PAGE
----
Femoral Rotational Osteotomy with Pediatric Femoral Nail
Femoral Derotational Osteotomy with Internal Fixation using Pediatric Femoral Nail
Why does my child need this surgery?
The common indication for this procedure is for the child who walks with his/her feet severely turned in. Children normally go through a stage of walking with the feet turned in from the hip (femoral anteversion). However, with normal muscle pull this corrects in the overwhelming majority of children.
Because children with cerebral palsy have abnormal muscle pull, this may not correct. This certainly can make walking very difficult for the child.
There are no braces that can prevent or correct these problems and there is no scientific evidence that sitting in the W position causes or worsens the situation.
What does the surgery involve?
This involves an inpatient admission for surgery. Surgery is typically 2 to 3 hours for one side to be completed. Patients typically stay in the hospital for 3 days.
What are the incisions like?
There are three small incisions that are covered with steri strips, 2x2s and Tegaderm.
Will my child have pain?
Yes. However, the pain will be controlled with pain relievers and muscle relaxants.
If, after your child returns home, you feel that he/she is having inappropriate pain or side effects from the medications, please call the office.
What happens immediately after surgery?
Patients are taken to the Post Anesthesia Care Unit after surgery for a brief period of time. The patients are then typically transferred to the 10th Floor (Home to Orthopedics) depending on hospital availability.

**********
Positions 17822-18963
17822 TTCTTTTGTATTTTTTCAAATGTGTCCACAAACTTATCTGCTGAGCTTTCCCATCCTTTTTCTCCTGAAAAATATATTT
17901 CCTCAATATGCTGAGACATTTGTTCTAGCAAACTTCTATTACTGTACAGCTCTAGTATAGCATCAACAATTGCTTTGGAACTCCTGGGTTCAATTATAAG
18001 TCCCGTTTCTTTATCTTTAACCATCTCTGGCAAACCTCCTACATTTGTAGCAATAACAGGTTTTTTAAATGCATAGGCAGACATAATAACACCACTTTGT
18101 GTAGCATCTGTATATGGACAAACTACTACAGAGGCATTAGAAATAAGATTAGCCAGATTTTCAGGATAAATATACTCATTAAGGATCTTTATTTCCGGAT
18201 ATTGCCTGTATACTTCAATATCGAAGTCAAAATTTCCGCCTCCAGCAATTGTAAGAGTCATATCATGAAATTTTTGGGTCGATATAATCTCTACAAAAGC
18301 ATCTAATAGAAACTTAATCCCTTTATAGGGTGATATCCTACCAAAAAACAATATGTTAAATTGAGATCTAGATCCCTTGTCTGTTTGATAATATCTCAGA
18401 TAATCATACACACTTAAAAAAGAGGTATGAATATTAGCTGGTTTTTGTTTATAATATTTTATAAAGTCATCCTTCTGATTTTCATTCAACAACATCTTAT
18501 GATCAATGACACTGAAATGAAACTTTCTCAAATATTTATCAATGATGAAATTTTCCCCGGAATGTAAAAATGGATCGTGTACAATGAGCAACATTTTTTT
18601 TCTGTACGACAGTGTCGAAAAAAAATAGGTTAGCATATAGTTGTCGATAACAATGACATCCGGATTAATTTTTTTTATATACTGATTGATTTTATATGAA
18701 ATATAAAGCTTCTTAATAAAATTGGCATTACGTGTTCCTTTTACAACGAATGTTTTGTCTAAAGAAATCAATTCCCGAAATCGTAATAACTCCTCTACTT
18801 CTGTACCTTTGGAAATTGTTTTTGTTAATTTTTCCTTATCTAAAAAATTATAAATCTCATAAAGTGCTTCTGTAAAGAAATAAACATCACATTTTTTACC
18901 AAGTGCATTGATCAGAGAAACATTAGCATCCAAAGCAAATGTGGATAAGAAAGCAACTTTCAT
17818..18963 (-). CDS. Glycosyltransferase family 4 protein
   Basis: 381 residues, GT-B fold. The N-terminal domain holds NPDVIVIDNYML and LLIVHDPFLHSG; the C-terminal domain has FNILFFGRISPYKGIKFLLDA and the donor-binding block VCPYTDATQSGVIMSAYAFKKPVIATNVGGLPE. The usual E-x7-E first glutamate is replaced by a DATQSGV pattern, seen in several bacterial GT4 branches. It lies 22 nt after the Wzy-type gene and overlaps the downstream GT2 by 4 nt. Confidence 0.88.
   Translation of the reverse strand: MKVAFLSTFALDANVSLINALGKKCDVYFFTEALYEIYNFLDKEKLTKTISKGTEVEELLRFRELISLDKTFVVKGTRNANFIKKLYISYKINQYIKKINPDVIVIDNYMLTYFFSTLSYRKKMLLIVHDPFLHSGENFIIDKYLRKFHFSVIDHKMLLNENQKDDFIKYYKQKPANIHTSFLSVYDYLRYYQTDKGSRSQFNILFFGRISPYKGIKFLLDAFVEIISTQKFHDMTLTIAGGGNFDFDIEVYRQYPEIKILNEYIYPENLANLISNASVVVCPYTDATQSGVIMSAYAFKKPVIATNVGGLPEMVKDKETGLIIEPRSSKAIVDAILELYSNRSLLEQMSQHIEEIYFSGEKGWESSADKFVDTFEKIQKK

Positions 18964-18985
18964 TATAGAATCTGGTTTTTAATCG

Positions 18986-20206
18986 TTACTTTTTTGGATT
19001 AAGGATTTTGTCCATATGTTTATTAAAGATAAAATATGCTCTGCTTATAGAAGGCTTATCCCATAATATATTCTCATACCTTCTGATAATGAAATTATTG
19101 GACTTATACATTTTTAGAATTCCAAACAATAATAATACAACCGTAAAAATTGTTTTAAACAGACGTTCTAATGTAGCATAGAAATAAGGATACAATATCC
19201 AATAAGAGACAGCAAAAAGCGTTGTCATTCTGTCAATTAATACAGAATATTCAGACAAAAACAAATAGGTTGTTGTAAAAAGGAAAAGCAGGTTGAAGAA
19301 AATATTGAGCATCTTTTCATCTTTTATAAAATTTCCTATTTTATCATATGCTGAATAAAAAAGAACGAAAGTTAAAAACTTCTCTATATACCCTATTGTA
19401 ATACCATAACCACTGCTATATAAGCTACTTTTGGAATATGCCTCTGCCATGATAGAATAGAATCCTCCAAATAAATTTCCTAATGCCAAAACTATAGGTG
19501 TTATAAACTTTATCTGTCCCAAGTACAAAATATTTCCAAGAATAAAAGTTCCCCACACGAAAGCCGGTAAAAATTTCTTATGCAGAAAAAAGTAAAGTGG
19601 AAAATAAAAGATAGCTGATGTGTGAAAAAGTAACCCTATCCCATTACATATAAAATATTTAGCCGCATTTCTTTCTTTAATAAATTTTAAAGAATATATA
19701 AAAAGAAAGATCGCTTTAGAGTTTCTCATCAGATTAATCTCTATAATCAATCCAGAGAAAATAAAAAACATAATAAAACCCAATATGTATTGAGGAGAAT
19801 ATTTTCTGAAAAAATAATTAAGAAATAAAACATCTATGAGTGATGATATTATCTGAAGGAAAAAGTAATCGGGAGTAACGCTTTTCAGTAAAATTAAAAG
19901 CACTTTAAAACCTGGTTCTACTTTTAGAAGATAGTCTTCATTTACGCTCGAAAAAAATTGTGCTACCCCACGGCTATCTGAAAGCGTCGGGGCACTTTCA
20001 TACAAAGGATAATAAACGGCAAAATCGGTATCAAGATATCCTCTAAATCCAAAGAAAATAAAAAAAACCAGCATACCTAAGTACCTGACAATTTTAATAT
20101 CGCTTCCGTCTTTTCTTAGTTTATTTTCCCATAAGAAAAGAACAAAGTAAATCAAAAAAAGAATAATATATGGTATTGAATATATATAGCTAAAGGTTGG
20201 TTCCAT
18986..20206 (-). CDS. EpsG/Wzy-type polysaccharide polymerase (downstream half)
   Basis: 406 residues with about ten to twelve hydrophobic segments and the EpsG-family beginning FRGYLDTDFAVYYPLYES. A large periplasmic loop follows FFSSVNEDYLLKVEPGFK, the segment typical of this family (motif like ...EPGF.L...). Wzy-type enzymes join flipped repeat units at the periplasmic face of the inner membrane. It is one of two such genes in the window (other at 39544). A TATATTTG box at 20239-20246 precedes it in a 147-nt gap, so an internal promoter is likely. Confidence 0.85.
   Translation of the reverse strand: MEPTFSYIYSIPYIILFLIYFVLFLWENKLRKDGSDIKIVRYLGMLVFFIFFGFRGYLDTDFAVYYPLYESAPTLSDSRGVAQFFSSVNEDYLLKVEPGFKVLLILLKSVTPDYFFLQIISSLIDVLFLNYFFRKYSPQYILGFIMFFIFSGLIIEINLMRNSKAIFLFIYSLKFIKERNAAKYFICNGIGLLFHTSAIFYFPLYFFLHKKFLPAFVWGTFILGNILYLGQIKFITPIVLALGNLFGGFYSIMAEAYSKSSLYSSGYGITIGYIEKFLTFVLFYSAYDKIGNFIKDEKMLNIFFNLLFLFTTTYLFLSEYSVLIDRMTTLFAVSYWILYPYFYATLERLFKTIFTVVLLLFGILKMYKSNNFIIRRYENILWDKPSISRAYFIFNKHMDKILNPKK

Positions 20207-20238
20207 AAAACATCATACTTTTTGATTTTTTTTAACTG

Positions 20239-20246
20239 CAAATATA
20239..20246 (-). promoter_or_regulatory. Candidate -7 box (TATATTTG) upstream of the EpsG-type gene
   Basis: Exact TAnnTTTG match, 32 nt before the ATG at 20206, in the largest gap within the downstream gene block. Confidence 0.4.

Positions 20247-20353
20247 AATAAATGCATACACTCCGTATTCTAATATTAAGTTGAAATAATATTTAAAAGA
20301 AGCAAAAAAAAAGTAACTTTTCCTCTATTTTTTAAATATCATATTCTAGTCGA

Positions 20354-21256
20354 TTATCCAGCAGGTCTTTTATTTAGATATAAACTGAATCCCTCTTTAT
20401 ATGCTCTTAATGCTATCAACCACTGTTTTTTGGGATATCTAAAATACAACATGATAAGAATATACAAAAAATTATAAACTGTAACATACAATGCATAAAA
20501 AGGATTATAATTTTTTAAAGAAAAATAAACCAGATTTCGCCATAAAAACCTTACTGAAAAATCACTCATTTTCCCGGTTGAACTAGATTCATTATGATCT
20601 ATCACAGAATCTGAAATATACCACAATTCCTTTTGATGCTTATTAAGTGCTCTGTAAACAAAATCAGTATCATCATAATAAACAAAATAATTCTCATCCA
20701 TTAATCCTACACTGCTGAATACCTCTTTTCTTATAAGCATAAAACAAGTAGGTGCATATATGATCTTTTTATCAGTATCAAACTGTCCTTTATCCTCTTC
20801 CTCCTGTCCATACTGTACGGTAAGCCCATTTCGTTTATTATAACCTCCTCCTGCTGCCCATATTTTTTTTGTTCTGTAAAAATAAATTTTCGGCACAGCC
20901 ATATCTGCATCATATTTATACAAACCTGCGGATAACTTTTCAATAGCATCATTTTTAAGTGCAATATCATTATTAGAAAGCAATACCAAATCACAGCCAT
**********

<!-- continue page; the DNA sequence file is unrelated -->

Will my child need physical therapy?
Yes, the therapists will work with your child at the bedside at first, and then with assisted walking, if the child was previously a walker. There will also be a prescription for physical therapy after discharge. We can send that to the therapist prior to surgery in order for you to secure appointment times.
We typically order for therapy 2 to 3 times a week for at least the first 6 weeks after therapy begins.
Individual insurance coverage will often dictate what therapy is possible. It is very helpful for families to inquire about their coverage prior to surgery in order to facilitate the process of obtaining what is needed for their child.
When will my child have to return to see the doctor?
1st post operative appointment = 7-14 days AND WILL REQUIRE AN X-RAY AT THAT TIME.
When will my child return to school?
This can be quite variable. The child’s comfort level is the determining factor. A good deal of the variability is dependent upon the child’s comfort in the school setting, the length of the bus ride and the ability of the school to accommodate the child’s needs. These are the limiting factors in the return to school. From a surgical standpoint, the child may return to school when comfortable.
Will my child be able to walk?
If your child was an independent walker before the surgery, he will most likely need a walker or crutches for a while. However, the goal will be to have him up on his feet before four to six weeks after surgery. Children who used walking aids prior to the surgery will require more support in the beginning.
Each child’s need for extra support will be very individual as will the length of time for which the support will be necessary.
Will my child be able to ride in the car?
There should be no difficulty with positioning the child for car rides.
Will the nail(s) need to be removed?
In some children who are very slim, the nails prominence can become bothersome. The removal of the nail is a very minor procedure compared to putting it in. It is typically an outpatient surgery and done through the same incision.
Will this surgery ever need to be repeated?
Times if physician, child and parent decide they would like to have changes in alignment this can be done in the Operating Room for a minor procedure.
What are the possible complications associated with this surgery?
The possible complications associated with this surgery include infection and fractures. These complications are not common and respond well to treatment, although fractures can extend recovery time.